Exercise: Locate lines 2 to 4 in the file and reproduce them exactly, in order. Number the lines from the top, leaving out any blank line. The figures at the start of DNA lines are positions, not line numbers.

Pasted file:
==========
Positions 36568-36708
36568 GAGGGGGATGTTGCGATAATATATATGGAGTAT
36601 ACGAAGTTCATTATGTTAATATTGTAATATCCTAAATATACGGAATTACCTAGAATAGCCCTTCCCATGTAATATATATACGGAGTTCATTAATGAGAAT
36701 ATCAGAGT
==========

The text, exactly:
36568 GAGGGGGATGTTGCGATAATATATATGGAGTAT
36601 ACGAAGTTCATTATGTTAATATTGTAATATCCTAAATATACGGAATTACCTAGAATAGCCCTTCCCATGTAATATATATACGGAGTTCATTAATGAGAAT
36701 ATCAGAGT